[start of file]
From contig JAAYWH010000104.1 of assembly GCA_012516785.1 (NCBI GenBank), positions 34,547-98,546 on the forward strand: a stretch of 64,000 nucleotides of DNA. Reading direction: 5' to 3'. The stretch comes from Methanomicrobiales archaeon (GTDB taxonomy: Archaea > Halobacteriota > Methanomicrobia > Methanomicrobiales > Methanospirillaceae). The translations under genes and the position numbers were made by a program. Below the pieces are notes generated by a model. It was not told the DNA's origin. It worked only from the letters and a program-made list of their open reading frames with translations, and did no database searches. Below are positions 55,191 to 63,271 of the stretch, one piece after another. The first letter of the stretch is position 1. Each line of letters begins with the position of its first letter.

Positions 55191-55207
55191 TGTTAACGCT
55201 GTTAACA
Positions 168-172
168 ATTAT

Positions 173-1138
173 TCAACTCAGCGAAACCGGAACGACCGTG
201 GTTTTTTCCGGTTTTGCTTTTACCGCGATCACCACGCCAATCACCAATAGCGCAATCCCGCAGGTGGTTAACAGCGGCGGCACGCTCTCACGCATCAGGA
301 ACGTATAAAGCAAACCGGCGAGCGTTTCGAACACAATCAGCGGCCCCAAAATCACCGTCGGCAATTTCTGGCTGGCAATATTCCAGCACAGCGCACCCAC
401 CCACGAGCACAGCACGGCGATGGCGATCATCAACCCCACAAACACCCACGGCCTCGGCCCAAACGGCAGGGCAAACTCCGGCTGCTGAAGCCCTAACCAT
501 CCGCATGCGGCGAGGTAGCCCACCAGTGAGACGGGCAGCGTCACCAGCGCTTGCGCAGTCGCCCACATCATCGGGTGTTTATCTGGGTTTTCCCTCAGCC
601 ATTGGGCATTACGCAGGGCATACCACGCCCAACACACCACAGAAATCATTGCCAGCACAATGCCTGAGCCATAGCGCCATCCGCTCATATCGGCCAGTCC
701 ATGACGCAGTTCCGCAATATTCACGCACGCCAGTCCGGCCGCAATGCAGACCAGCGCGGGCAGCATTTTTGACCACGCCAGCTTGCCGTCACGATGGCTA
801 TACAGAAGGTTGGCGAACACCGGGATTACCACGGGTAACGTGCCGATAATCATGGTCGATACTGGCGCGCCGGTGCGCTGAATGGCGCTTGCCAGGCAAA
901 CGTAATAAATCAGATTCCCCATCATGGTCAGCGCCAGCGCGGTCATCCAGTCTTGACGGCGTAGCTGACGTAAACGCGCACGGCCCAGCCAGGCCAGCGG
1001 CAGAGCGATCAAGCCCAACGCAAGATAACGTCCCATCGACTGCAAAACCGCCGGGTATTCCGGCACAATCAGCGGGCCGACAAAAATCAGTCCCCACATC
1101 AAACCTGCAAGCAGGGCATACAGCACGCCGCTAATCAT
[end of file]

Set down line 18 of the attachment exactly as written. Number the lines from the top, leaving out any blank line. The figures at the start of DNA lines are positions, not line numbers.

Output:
1101 AAACCTGCAAGCAGGGCATACAGCACGCCGCTAATCAT